Less than six years after a fateful introduction to biathlon at WinSport in Calgary, Thomas Hulsman has repeatedly topped the nation.
The recent W.H. Croxford High School graduate enjoys the challenge of his Nordic sport.
“It pushes me hard,” says Hulsman. “It makes me work hard [and] keeps me out of trouble.”
He loves the duality of skiing and shooting.
“You have to try to train both aspects at the same time to make sure one’s not your weak side and one’s not your crazy-strong side,” says Hulsman.
He’s taken a quick path to being a certified coach, having spent summers since 2015 training those following in his footsteps in the Foothills Nordic Ski Club’s beginners group.
Rifles weren’t foreign to Hulsman at the age of 12. He had already begun training his eye while hunting with his father.
His parents, Steve and Christi, also introduced him to hockey as a preteen, where he learned a form he would adapt to skis.
That stride and shot have earned the lean five-foot-11, 130-pound biathlete plenty of hardware.
In the 2017 Canadian Biathlon Championships in Canmore in March, Hulsman won gold in the youth men’s 7.5 kilometre sprint and the 10 km individual race. He also earned silver in the 10 kilometre pursuit, and bronze for the province in the 3×6 km relay.
In the 2016 nationals in Quebec, he earned silver in the 6 km sprint, the 7.5 km pursuit and the 7.5 km individual. He also won gold in the mixed relay.
In 2015 he won a gold and two silver medals at the national event in Hinton, his current favourite course.
Hulsman made his world debut in February in Osrblie, Slovakia, for the 2017 International Biathlon Union Youth/Junior World Championships.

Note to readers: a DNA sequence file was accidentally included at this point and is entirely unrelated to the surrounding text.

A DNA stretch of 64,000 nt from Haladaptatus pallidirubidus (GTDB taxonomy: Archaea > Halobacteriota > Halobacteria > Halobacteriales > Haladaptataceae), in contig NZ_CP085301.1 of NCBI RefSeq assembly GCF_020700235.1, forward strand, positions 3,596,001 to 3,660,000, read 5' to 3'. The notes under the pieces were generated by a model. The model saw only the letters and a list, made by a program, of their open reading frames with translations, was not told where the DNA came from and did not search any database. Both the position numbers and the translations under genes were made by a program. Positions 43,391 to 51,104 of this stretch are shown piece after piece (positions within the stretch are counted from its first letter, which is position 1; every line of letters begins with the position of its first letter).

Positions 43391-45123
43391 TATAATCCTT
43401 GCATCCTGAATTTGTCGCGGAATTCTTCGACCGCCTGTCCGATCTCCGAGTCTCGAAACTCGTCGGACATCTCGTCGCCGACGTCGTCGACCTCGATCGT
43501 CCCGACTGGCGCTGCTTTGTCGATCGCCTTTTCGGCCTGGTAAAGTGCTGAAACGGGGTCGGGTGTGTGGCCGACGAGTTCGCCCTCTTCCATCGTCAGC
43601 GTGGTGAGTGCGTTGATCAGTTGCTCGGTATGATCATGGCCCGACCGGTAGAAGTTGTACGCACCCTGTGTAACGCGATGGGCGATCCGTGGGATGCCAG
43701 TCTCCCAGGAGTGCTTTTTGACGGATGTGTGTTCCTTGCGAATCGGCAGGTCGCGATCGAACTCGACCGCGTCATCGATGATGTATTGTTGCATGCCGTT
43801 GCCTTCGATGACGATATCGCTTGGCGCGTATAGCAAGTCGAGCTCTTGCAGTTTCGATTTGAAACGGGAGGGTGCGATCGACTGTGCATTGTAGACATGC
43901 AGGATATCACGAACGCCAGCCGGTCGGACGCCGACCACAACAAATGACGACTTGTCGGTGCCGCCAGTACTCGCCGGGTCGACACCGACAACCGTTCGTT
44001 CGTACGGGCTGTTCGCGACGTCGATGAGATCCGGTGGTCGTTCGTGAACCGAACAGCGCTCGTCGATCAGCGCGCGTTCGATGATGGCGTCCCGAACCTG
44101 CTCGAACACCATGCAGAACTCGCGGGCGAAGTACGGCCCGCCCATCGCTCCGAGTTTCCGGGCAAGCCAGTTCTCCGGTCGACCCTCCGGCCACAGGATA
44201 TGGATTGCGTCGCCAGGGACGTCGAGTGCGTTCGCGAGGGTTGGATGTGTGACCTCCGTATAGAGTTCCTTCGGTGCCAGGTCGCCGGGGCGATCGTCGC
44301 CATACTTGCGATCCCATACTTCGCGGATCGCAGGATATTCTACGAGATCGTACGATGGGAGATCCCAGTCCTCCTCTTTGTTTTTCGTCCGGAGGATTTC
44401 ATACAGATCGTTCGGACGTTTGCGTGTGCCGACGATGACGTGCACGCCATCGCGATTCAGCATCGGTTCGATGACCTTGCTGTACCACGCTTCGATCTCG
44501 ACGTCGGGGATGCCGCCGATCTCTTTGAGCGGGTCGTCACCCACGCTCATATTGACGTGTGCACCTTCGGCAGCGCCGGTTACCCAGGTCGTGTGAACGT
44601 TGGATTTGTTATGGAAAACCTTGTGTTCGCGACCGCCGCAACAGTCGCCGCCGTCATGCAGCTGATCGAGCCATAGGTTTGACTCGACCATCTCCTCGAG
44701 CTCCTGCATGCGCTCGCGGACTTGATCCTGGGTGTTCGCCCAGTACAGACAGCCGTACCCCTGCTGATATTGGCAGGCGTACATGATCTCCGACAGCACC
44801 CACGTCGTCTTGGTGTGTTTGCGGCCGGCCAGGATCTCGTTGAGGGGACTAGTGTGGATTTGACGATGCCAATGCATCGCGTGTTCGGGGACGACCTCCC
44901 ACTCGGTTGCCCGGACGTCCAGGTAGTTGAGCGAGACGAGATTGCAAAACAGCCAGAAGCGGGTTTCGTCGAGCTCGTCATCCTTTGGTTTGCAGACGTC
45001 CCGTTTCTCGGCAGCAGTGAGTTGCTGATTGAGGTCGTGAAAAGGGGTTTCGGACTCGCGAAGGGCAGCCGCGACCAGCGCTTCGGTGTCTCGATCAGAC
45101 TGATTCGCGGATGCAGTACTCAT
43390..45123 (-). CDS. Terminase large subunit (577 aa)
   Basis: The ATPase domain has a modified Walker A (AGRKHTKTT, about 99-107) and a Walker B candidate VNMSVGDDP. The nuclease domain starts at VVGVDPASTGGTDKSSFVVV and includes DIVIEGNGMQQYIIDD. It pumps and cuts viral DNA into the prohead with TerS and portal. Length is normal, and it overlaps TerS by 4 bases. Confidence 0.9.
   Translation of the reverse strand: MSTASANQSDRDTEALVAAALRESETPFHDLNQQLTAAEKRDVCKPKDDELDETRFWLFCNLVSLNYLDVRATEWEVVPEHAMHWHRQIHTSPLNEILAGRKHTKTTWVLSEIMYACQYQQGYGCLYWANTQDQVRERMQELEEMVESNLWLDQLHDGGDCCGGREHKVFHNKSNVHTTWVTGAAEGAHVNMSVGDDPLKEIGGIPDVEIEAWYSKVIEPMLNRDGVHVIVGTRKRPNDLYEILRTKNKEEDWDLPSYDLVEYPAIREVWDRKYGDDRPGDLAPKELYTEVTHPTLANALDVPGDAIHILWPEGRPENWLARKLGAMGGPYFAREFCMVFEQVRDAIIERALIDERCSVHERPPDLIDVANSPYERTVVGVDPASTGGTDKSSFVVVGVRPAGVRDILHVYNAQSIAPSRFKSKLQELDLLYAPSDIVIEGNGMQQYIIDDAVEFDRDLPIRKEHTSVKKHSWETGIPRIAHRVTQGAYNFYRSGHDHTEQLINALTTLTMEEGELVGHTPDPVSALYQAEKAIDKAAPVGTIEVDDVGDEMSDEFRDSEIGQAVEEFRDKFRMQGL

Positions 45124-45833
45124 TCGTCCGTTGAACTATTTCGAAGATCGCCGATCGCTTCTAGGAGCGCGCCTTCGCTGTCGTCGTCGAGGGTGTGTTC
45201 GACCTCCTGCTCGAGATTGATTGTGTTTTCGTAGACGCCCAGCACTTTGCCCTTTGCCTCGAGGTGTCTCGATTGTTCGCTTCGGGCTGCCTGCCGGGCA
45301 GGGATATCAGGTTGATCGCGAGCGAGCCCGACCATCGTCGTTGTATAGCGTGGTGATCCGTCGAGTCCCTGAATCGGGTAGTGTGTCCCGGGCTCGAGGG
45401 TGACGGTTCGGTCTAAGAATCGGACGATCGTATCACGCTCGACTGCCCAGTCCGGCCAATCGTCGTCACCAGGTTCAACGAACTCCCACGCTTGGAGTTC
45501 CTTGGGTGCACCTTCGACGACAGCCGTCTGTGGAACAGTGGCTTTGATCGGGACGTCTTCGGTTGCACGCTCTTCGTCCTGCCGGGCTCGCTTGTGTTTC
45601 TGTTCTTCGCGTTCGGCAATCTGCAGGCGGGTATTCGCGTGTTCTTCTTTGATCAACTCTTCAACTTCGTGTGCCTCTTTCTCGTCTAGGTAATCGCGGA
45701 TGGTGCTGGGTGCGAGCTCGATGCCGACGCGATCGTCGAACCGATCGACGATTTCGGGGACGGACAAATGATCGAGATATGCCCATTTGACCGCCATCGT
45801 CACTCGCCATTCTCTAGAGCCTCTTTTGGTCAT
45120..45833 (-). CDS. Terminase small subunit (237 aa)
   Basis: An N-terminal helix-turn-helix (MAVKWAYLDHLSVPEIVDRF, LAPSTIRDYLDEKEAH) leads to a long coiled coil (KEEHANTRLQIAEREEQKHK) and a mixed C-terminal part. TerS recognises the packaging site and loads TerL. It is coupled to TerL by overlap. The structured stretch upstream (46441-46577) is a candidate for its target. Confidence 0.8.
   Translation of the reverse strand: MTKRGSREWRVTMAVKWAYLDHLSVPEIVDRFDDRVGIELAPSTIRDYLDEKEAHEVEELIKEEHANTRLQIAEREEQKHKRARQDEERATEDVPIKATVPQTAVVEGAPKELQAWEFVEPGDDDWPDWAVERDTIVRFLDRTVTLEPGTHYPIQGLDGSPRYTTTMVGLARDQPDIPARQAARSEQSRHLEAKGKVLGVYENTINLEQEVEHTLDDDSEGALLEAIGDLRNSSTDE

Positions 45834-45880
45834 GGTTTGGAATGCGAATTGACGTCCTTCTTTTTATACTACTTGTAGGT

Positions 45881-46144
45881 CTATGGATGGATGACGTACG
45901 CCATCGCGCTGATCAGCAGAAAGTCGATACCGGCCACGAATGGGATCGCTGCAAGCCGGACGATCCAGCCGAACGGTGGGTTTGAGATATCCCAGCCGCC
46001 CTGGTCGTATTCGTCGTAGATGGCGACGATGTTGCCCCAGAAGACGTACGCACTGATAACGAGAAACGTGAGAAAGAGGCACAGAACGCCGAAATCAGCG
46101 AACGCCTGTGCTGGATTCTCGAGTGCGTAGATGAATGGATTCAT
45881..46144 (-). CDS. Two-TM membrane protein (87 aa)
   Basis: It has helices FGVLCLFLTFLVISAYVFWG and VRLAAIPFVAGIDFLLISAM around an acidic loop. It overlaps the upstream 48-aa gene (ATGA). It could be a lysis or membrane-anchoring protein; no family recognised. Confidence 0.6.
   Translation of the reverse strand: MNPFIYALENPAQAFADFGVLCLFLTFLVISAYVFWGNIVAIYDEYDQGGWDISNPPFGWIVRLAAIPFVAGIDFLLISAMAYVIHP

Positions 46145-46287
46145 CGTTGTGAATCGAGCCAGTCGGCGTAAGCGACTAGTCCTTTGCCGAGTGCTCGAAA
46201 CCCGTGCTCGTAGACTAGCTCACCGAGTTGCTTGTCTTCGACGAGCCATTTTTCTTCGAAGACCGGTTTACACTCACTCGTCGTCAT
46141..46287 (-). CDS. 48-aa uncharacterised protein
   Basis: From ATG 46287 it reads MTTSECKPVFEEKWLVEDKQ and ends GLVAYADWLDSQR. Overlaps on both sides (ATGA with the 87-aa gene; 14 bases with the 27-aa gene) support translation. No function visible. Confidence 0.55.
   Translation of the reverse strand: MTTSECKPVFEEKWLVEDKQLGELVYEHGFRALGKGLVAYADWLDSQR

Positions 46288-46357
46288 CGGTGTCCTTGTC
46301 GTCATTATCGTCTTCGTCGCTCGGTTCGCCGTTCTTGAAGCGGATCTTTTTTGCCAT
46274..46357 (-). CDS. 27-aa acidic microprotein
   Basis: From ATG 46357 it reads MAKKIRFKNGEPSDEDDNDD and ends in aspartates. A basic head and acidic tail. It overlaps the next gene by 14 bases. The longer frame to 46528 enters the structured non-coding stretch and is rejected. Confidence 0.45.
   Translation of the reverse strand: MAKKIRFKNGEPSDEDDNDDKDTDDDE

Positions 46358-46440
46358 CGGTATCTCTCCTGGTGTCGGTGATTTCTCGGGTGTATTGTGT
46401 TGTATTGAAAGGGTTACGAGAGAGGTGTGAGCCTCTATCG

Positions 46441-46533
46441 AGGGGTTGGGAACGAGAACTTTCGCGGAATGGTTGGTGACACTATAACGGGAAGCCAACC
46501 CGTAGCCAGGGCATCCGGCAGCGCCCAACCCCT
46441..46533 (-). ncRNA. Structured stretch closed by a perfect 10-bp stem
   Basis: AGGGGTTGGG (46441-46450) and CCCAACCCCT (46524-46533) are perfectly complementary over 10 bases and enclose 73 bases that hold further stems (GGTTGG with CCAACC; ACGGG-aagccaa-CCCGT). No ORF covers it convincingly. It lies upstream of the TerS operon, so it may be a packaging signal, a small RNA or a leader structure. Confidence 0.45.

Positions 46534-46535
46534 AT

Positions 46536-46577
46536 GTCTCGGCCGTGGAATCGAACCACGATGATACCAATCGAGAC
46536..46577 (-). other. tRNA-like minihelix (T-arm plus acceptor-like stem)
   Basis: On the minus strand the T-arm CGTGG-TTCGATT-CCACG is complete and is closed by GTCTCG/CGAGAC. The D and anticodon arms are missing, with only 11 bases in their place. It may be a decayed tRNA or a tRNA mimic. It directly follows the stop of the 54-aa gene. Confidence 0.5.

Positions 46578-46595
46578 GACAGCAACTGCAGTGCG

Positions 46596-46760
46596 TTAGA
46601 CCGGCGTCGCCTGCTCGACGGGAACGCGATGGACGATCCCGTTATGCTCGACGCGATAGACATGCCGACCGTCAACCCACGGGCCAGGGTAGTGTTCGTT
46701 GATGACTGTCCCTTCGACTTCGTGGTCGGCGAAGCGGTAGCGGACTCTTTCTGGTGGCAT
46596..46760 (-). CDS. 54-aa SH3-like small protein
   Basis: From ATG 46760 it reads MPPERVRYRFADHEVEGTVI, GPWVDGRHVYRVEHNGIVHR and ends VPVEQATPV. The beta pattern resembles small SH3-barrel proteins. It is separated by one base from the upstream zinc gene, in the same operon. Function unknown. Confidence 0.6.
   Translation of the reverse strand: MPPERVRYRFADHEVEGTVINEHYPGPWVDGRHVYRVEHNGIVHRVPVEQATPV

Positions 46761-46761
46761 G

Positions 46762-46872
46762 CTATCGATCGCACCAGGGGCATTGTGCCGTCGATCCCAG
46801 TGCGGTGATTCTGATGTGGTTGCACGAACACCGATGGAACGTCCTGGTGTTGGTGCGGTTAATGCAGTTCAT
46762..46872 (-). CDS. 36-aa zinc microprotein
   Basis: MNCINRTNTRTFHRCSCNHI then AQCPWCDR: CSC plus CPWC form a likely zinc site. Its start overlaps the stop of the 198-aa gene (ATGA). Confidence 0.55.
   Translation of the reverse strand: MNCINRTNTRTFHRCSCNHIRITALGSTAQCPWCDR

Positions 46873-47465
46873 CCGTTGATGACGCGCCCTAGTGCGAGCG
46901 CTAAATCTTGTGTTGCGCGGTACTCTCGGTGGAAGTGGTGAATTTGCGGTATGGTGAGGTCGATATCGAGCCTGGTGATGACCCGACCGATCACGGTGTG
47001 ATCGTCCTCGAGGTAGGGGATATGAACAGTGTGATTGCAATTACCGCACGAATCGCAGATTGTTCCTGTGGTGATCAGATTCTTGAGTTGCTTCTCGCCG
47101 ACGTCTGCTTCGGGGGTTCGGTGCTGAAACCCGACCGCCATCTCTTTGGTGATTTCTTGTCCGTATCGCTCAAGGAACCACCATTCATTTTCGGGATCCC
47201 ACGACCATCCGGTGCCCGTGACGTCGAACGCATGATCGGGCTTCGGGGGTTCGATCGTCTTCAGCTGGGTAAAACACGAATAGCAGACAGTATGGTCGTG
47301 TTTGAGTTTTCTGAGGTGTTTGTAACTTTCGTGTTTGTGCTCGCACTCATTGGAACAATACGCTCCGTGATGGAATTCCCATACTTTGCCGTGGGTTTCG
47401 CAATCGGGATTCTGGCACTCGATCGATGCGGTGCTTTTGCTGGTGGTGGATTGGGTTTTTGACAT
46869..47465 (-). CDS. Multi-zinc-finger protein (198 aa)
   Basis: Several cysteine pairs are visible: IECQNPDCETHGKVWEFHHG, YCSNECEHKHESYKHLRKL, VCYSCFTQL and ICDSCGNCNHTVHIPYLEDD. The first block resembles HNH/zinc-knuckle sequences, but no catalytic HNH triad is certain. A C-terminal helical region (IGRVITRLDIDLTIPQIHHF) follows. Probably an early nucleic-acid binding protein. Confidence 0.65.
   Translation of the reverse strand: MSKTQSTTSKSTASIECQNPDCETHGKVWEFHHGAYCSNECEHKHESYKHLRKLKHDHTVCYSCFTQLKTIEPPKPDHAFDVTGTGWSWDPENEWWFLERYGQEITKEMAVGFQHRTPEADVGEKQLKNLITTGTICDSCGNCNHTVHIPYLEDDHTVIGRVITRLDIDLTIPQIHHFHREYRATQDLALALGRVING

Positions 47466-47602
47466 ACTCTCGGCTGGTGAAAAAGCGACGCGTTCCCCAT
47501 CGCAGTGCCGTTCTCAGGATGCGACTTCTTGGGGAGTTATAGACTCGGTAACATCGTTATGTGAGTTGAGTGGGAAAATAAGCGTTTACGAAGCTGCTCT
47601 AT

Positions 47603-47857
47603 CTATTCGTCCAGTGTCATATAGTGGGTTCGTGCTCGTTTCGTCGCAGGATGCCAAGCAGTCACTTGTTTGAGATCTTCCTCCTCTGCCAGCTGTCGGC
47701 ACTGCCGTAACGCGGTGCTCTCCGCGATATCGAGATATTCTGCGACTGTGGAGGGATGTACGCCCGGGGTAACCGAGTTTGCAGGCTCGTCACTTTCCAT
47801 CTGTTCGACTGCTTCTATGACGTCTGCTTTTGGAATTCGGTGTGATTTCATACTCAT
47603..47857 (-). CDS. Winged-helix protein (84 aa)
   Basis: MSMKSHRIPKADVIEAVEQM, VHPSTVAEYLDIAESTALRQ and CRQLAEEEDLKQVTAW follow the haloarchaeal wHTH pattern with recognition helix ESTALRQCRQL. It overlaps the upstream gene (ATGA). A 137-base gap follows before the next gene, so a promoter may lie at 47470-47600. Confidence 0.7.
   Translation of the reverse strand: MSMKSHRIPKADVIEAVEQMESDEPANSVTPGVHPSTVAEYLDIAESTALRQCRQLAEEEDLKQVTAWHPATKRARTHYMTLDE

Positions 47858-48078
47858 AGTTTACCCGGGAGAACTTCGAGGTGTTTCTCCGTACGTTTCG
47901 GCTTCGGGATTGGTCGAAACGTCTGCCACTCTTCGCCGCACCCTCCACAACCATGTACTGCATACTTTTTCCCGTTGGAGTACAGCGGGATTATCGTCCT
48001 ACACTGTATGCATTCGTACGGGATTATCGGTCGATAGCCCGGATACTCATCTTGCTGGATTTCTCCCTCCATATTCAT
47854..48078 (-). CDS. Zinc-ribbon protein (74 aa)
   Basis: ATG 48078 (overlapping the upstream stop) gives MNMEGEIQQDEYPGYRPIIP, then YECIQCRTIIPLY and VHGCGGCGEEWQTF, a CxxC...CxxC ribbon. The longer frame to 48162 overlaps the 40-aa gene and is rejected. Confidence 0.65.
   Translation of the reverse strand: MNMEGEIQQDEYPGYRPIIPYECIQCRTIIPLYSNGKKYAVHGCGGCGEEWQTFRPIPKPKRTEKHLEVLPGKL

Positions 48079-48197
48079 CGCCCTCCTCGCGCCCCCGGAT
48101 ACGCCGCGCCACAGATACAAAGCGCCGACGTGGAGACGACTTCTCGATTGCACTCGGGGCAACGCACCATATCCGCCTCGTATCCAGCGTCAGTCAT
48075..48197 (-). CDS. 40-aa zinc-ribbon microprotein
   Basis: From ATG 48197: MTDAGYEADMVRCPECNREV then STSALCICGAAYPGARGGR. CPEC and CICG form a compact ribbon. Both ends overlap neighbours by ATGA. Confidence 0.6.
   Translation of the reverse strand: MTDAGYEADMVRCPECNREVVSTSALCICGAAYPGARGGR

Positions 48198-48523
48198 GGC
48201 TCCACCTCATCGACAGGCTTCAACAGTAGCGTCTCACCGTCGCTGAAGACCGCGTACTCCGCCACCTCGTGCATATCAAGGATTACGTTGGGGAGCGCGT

He placed 57th in the youth men’s 12.5 km individual and 87th in the 7.5 km sprint. He was also 15th in the relay with Team Canada.
As he leaves high school behind to train full time, his goals as an athlete are clear.
“I want to go to the Olympics,” says Hulsman. “I’m pretty sure that’s everyone’s goal in sport.”
After high school graduation in the spring, he moved to Canmore to train full time at the Canmore Nordic Centre, where he has been honing his skills for about nine hours a week for years.
“Training [was] a challenge this summer,” says Hulsman. He had a respiratory infection for most of July. Then Team Canada lost biathlete coach Richard Boruta in a tragic climbing accident on Aug. 9.
His training season included a third-place finish in the junior men’s 10 km sprint, racing up a level among 19- to 20-year-olds in the North American Summer Championships in Canmore on Sept. 10.
The first North American Cup race takes place Nov. 24 in Canmore.
He’s also working towards his pilot’s license.
Hulsman is a grateful youth.
“I’ve got some pretty good teammates,” he says. “My parents are awesome, they support me. My coaches are amazing. All my sponsors are awesome.”